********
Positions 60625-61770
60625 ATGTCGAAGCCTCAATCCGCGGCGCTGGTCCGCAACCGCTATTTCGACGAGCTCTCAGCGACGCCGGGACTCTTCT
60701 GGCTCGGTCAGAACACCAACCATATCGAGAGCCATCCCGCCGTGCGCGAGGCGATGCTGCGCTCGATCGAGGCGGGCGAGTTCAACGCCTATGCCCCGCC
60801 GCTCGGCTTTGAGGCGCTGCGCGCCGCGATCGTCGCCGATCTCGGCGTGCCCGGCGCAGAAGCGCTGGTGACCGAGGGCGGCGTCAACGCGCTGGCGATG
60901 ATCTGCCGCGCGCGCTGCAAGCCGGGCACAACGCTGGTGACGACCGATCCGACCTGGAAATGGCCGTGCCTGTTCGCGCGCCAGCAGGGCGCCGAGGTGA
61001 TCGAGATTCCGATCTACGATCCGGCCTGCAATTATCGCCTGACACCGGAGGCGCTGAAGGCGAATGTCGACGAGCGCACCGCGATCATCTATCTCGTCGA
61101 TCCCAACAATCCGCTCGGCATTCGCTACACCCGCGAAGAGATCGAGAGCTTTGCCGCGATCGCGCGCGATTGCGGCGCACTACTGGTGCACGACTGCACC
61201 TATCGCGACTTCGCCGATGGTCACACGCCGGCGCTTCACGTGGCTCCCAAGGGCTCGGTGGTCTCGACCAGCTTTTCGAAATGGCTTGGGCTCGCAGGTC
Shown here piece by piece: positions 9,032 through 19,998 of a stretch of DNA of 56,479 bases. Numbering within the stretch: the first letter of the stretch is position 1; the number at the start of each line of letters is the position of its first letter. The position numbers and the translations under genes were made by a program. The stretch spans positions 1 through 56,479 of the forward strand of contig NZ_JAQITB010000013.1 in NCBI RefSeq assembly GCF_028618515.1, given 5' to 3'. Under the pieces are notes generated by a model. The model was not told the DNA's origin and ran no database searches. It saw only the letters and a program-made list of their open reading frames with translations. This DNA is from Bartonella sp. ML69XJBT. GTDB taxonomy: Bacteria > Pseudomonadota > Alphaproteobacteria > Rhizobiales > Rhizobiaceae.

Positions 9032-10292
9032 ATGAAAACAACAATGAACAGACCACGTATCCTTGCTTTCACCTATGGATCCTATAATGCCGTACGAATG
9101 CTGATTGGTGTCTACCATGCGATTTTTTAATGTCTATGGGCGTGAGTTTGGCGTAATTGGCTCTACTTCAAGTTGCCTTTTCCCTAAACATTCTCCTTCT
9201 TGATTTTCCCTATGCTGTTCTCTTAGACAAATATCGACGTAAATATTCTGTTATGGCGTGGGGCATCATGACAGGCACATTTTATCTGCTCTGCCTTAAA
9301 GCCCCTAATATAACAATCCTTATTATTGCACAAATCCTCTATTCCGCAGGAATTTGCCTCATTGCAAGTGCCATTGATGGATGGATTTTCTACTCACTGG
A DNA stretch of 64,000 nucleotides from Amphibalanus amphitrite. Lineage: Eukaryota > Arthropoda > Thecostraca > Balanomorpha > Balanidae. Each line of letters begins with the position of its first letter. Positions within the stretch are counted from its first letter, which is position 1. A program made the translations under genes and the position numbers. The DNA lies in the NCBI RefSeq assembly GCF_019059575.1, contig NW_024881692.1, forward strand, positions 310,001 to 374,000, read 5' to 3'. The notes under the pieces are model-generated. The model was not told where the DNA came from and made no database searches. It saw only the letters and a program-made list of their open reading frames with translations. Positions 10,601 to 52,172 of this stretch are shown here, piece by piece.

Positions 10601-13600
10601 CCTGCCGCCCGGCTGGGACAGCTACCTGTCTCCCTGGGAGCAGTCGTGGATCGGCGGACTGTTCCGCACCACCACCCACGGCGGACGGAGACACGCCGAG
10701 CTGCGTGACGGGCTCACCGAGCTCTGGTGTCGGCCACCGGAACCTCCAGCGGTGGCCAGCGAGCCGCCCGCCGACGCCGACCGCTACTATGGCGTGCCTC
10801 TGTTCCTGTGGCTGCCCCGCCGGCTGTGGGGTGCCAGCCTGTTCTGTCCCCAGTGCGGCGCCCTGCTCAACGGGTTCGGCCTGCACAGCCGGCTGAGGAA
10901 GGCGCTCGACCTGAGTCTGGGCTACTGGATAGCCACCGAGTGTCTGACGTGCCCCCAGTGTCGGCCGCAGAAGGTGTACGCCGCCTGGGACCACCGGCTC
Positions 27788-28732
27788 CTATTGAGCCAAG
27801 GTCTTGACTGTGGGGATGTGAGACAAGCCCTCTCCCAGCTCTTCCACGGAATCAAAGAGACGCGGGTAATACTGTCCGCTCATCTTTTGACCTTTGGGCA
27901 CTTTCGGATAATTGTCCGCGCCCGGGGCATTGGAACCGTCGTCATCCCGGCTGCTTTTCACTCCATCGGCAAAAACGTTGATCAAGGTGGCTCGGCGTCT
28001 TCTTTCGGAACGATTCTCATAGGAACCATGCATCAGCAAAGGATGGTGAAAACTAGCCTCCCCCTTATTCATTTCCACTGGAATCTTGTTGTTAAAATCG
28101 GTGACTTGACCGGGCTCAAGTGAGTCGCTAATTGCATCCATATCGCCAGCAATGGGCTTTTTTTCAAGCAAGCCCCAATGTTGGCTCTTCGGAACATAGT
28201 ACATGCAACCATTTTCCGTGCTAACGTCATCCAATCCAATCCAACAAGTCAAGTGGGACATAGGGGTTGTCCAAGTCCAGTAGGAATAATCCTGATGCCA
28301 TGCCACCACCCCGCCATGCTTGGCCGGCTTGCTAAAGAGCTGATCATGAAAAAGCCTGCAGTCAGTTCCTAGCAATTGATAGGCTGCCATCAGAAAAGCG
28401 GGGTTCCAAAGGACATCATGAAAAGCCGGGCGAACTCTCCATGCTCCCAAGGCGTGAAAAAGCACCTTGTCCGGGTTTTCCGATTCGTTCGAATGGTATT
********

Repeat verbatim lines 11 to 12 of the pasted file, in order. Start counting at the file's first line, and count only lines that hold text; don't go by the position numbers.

9032 ATGAAAACAACAATGAACAGACCACGTATCCTTGCTTTCACCTATGGATCCTATAATGCCGTACGAATG
9101 CTGATTGGTGTCTACCATGCGATTTTTTAATGTCTATGGGCGTGAGTTTGGCGTAATTGGCTCTACTTCAAGTTGCCTTTTCCCTAAACATTCTCCTTCT